Since the towing capacties I originally posted came from the Edmunds comparison of the manufacturers' published specifications for four differently equipped Chevy Silverados, and the Chevrolet website posts the identical figure; this does not seem to me like it could be an error. But, after reading Morin's response, I then pulled up an Edmunds comparison of the Ford F150, Dodge Ram 1500, Nissan Titan, and Toyota Tundra; all with V-8 motors. (http://www.edmunds.com/apps/nvc/edmunds
And this comparison also showed towing capacities of 7400 pounds for the Nissan Titan, and over 10,000 pounds for all the three other vehicles. Since these trucks are all V-8s, I then added a 2010 Toyota Tacoma 2.7 liter 4 cylinder, with automatic transmission, just for the most extreme possible comparison. And the Tacoma 2.7 liter 4 cyl came up with a 3500 pound towing capacity. So I changed the Tacoma to a 4.0 liter V-6 with automatic; and it came up with a 6500 pound towing capacity.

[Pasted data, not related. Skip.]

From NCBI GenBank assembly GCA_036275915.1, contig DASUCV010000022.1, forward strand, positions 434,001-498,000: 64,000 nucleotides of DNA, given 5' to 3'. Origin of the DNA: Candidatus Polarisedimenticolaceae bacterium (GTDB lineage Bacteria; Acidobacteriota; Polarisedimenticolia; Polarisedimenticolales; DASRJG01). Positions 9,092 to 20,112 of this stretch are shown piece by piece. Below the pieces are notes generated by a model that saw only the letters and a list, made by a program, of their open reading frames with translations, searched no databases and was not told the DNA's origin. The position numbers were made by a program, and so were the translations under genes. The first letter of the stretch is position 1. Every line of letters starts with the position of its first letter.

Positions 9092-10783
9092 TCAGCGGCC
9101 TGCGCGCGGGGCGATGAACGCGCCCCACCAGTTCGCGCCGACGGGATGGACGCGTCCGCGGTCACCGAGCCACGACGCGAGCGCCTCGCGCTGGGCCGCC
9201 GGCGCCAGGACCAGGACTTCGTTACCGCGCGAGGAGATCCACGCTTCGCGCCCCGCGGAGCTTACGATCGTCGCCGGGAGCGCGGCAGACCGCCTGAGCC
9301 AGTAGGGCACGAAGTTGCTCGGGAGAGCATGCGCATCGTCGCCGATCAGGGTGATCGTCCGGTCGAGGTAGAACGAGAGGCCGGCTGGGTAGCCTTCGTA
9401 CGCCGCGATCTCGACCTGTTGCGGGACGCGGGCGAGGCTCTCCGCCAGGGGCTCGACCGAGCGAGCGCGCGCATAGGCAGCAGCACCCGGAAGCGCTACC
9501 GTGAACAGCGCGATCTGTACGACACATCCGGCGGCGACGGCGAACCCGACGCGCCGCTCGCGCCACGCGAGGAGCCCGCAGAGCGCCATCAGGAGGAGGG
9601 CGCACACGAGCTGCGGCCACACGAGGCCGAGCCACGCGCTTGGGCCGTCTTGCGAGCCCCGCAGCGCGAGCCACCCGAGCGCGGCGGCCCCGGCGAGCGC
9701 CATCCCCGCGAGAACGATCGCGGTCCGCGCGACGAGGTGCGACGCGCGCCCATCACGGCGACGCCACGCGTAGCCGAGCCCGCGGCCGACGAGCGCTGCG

I understand that these published towing capacities sound unreasonably high; but since they come from 5 different manufacturers, they are definitely not errors. What I believe they are is a new way of rating vehicle towing capacity (in order to both sound more impressive, and also to include the real world variables of vehicle weight, and load carried in the truck itself). To test this theory, I subtracted the truck weight and half of the rated payload from the towing capacity. And the Ford F150 V8 came up at 5037 pounds; the Dodge Ram 1500 Hemi came up at 4010 pounds; the Nissan Titan V8 came up at 1161 pounds; the Toyota Tundra V8 came up at 4020 pounds; and the Toyota Tacoma 4.0 V6 came up at 1790 pounds.
This reminds me of the Great Horsepower Race of the 1960s; in which virtually every manufacturer published dishonest power ratings for their muscle cars.